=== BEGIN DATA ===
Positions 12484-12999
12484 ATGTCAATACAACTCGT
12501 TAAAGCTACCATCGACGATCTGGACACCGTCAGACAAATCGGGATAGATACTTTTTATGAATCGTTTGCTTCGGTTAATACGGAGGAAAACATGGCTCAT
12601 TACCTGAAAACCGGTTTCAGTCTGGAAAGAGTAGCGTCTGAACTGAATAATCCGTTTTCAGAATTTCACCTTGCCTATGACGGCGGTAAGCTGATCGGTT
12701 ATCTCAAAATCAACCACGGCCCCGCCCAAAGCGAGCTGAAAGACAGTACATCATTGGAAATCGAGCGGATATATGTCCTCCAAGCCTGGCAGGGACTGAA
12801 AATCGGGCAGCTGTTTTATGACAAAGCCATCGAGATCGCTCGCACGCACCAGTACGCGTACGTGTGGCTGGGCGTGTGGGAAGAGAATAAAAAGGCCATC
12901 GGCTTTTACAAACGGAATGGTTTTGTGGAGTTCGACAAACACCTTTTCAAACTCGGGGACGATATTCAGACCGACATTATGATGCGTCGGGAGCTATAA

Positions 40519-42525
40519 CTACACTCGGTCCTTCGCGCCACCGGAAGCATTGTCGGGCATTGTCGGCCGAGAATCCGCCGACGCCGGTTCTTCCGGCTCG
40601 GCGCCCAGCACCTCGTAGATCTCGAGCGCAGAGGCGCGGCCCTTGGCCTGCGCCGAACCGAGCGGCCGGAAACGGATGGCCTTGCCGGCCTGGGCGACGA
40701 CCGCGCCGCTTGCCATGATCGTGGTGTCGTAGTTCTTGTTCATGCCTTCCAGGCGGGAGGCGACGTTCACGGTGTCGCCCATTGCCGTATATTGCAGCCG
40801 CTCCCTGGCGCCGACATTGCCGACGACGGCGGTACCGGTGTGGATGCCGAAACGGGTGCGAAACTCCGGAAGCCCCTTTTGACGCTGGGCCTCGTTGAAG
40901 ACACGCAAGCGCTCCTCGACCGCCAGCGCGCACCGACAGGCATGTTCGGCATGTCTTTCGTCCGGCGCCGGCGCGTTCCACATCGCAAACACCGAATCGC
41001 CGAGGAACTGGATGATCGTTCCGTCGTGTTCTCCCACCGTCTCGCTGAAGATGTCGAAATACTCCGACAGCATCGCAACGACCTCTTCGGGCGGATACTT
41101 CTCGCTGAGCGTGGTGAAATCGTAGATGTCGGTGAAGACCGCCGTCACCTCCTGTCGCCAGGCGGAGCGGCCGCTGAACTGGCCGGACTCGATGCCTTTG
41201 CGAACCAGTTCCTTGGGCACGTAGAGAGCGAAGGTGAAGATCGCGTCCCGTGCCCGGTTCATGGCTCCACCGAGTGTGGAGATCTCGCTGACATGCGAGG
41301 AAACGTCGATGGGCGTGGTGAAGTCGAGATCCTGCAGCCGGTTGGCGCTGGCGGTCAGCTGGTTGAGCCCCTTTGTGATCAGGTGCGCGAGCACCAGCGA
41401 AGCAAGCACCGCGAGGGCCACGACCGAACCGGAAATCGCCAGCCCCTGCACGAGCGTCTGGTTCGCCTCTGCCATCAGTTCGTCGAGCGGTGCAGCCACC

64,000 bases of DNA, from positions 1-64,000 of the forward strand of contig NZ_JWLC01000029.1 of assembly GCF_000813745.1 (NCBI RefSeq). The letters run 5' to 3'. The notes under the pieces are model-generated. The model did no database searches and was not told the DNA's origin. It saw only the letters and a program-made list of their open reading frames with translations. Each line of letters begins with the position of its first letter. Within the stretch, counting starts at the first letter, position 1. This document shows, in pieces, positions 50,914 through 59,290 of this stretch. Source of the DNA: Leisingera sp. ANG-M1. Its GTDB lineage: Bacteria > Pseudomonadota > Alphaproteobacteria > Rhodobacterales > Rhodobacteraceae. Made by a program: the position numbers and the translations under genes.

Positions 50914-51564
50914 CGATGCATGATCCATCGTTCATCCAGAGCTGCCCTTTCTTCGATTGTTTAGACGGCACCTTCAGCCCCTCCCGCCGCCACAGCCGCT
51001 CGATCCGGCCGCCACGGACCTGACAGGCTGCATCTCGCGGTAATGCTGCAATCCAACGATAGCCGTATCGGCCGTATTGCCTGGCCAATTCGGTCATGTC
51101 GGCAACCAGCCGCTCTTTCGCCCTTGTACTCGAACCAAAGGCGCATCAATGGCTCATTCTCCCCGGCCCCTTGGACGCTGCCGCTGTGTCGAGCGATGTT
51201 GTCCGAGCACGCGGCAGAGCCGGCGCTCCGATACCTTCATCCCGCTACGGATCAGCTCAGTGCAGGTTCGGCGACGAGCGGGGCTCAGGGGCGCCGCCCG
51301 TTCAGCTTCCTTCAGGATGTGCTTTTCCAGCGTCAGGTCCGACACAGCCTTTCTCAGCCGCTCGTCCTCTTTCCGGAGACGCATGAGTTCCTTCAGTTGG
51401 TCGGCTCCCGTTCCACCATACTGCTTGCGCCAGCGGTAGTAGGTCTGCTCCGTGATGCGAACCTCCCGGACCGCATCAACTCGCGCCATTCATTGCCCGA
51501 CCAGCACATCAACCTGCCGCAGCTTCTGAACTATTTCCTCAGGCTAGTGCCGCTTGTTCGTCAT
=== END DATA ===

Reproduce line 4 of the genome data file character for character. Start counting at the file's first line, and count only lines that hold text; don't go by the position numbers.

12601 TACCTGAAAACCGGTTTCAGTCTGGAAAGAGTAGCGTCTGAACTGAATAATCCGTTTTCAGAATTTCACCTTGCCTATGACGGCGGTAAGCTGATCGGTT